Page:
The Kids WB years and ‘The New Batman Adventures’ often get overlooked when people talk about ‘Batman: The Animated Series’ and their favorite episodes. Do you have any favorite memories of that transition from Fox Kids to Kids WB or favorite episodes or stories from that time?
AB: Kids WB… I just remember they wanted to do things differently. The original ‘Batman’ had an age nine-to-fourteen audience, but when we started to do Kids WB they really wanted to bring it down to a six-to-eleven year old audience. And at one point, they saw that we weren’t doing that, and we just couldn’t do that! We had been doing this, and we couldn’t change it. So they said “well let’s make a younger Batman!”, and we did ‘Batman Beyond’! And they thought that they were going to get, from the same crew, a six-to-eleven year old show! And they didn’t. So that ended up happening for sixty-five episodes or so. But it was a lesson! If you really want to change a show, just start a new one with new people. Because the old guys are still in that same frame of mind.
‘Mask of The Phantasm’ began its life as a direct-to-video project, at what point did it become a theatrical project and what did that decision entail for changes?
AB: An executive came over to see what we were doing, and Eric Radomski who was one of the producers, had the opening title sequence open which was essentially a trip through Gotham City in CG which was new at the time. So it was pretty striking! So the guy says “hey, why don’t we make a movie out of this?” So we said okay! Who are we to tell him that it was the only CG in the whole thing? So that’s how it became a movie. It wasn’t a success as a movie, but when it was in theaters it was a great pleasure for me because I would go and watch the audience and see their reactions! And it’s lasted! That thing has lasted, it’s still referred to!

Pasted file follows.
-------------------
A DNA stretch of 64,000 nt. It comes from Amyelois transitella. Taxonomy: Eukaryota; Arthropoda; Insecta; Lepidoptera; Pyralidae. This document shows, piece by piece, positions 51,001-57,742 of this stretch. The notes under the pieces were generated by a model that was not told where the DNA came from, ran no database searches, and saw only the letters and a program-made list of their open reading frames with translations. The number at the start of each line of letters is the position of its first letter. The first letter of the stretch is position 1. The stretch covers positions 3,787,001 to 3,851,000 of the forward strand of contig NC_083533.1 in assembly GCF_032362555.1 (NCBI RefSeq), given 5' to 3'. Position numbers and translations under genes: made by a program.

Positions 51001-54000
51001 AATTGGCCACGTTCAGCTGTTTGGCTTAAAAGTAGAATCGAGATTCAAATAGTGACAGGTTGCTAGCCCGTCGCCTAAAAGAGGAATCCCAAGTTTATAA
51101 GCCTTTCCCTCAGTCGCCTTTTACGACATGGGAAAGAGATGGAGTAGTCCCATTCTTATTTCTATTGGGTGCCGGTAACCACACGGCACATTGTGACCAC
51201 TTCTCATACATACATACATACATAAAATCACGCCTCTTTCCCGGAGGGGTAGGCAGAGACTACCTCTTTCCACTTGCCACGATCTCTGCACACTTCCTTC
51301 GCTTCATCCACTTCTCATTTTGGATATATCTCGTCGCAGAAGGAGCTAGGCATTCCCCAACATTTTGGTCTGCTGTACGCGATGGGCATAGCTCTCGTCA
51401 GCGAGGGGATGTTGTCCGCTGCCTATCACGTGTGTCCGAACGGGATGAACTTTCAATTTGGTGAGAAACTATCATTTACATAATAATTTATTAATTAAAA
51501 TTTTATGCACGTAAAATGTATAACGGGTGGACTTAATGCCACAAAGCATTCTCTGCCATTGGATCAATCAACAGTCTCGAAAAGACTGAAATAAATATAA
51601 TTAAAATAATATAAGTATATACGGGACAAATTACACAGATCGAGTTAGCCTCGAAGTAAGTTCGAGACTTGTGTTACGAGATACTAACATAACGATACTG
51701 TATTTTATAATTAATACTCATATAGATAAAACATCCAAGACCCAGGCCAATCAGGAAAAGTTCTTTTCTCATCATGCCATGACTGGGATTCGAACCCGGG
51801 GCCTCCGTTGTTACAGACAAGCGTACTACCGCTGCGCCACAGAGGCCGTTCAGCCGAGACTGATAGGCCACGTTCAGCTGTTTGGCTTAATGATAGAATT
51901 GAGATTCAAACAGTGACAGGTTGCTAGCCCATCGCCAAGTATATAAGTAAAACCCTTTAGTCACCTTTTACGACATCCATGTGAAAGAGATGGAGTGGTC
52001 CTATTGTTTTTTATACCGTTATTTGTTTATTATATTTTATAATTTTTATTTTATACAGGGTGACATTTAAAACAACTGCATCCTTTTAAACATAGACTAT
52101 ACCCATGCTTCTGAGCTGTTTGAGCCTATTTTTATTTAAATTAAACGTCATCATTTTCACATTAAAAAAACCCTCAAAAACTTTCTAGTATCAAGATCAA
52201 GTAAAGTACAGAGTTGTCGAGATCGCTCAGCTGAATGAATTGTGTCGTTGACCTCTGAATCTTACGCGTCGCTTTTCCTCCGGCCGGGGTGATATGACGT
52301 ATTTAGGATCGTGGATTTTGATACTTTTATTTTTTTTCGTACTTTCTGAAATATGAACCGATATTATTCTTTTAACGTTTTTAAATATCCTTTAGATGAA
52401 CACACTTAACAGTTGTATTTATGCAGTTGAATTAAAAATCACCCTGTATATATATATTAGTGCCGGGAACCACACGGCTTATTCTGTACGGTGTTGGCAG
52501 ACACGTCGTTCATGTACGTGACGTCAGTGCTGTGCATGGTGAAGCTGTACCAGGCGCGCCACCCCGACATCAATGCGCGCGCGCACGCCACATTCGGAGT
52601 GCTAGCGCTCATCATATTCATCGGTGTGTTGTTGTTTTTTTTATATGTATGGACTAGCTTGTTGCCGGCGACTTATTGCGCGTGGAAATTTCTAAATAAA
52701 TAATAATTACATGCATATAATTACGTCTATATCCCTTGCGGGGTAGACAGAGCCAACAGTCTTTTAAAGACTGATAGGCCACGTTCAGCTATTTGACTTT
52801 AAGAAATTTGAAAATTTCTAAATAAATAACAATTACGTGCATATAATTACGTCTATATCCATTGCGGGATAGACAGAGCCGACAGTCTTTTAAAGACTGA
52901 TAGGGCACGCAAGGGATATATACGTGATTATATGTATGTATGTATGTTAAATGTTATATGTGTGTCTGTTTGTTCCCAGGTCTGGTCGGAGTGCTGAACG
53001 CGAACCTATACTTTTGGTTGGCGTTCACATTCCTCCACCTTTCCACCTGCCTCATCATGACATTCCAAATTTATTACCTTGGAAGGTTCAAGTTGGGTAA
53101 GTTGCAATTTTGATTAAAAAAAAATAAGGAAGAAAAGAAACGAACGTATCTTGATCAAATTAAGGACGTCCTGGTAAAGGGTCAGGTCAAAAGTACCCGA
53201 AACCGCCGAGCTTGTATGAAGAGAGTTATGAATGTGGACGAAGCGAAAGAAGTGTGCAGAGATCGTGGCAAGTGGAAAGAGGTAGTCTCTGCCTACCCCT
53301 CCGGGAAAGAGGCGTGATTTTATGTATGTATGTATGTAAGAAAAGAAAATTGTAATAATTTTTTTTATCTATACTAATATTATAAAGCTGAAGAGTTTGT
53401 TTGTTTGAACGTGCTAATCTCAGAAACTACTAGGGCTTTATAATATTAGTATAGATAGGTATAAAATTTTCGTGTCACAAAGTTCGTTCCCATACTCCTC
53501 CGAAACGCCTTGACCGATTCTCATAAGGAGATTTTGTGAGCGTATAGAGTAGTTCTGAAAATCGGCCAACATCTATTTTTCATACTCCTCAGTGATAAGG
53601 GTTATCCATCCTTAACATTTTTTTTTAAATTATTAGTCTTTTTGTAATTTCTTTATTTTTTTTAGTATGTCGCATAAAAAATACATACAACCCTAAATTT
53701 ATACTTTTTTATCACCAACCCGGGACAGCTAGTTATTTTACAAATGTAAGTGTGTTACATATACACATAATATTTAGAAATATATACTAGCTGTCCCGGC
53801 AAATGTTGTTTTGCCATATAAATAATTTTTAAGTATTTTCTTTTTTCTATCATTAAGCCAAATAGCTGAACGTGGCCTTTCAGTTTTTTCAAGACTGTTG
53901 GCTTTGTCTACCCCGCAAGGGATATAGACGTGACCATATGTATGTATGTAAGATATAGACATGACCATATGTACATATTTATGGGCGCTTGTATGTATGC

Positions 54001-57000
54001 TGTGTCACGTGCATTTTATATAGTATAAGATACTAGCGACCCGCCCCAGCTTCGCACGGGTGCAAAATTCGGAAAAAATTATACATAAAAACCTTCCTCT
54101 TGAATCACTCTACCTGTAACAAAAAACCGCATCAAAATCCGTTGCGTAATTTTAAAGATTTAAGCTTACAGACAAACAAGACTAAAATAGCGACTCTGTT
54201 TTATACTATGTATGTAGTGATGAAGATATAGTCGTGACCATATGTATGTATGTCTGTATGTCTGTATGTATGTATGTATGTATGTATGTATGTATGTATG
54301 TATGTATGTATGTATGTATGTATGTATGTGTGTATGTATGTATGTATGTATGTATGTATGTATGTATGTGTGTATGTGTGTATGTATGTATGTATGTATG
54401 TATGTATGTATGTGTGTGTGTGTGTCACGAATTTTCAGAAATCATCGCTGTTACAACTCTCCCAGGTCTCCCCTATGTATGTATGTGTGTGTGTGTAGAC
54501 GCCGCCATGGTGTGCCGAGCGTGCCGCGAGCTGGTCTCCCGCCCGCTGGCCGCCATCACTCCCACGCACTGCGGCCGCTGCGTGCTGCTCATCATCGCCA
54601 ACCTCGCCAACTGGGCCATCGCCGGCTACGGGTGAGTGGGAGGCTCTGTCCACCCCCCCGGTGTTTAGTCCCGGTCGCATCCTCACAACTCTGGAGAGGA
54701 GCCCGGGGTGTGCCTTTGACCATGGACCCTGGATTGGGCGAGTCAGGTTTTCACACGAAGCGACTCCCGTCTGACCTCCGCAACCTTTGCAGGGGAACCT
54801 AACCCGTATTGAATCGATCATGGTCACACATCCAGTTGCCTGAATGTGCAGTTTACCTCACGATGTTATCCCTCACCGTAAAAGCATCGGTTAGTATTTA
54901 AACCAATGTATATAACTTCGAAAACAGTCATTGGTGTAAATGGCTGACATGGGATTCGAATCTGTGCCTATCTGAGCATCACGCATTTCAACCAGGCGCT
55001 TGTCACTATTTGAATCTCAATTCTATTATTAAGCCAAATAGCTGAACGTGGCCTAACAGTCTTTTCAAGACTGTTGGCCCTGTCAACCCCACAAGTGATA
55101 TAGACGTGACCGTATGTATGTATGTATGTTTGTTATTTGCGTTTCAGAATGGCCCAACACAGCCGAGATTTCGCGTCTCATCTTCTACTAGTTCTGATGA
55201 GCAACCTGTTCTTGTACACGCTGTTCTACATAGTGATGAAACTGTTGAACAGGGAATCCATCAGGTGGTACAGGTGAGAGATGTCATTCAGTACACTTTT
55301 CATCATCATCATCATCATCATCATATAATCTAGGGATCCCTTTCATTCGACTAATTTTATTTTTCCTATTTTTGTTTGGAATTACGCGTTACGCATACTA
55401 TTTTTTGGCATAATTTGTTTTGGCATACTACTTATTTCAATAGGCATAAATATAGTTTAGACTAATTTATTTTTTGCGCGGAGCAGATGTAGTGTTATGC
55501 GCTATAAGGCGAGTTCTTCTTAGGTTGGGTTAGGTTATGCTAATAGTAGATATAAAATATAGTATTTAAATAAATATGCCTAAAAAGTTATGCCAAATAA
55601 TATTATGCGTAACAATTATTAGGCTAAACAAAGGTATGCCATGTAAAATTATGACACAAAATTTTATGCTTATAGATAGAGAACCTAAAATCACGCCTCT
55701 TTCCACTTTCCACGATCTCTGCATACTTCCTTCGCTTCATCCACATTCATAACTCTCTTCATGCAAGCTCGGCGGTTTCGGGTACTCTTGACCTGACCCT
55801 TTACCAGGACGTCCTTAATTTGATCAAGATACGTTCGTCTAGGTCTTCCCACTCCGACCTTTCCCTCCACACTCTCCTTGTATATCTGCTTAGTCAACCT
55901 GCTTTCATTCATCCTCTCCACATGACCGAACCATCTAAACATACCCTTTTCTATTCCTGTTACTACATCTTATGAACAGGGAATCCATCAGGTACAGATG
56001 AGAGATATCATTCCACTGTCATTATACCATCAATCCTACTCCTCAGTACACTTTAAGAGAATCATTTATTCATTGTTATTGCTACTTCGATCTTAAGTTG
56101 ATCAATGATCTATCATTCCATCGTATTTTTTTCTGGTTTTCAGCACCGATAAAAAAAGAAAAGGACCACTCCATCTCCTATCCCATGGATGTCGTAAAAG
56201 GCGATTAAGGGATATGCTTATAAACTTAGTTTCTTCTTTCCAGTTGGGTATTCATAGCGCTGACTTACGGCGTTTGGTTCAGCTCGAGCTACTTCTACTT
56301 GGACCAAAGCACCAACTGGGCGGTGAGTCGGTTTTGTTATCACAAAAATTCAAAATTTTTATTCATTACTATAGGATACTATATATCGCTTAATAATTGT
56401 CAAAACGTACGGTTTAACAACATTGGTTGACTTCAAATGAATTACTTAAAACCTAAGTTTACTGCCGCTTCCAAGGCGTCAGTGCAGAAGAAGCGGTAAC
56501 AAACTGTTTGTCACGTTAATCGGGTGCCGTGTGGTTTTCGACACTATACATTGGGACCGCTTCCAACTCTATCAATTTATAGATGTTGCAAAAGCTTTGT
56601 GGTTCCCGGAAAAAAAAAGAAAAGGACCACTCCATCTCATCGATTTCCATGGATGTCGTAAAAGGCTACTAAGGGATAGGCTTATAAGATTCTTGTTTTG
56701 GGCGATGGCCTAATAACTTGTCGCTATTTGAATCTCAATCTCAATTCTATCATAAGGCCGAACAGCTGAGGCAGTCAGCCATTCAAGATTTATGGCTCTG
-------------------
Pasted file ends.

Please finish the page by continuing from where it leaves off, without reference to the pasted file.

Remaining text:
Looking back over all of these years and having worked on the show, do you have a favorite villain that stands out to you?
AB: Well, The Joker I like of course! I like Two-Face very much also. I tend to like split personalities, so I like The Ventriloquist too. But there is something in all of them, and as much as I love Two-Face, I feel like he’s a pretty limited character. Coming up with stories for him aren’t easy. Coming up with stories for Riddler aren’t easy either! I think we got a good Riddler story in because we were going to do visual cues instead of the usual wordy riddles that slow things down a bit.
The voice casting on the series was amazing, you had a lot of good actors!
AB: That was all Andrea Romano, who recently retired! She did it, and I would come into the studio that I knew from my childhood in the 60s! I’m a big Hitchcock fan, and she brought in John Vernon and Rosco Lee Browne! So whenever I got one of the Hitchcock actors it always kind of stuck with me!
And Adam West as The Gray Ghost was inspired!
AB: Adam West, he was my first Batman! I worked with him on the last two years of ‘Super Friends’. Everybody loves Adam West! They may not love the campiness of his show, but we were starting to talk about how in the feature him, and somehow he became The Gray Ghost! We didn’t know if we could even get him! But I think he appreciated all of the love that he was getting. That’s one of my favorite episodes!
Alan Burnett is currently producing the upcoming ‘Batman: Gotham By Gaslight’ direct-to-video movie and also produced the recently released ‘Batman vs Two-Face’ and ‘Batman And Harley Quinn’! ‘Batman: The Animated Series’ is set to come to Bluray sometime in the next year thanks to Warner Brothers Entertainment. Be sure to keep an eye out for more news on ‘Batman: The Animated Series’ right here on ScienceFiction.com!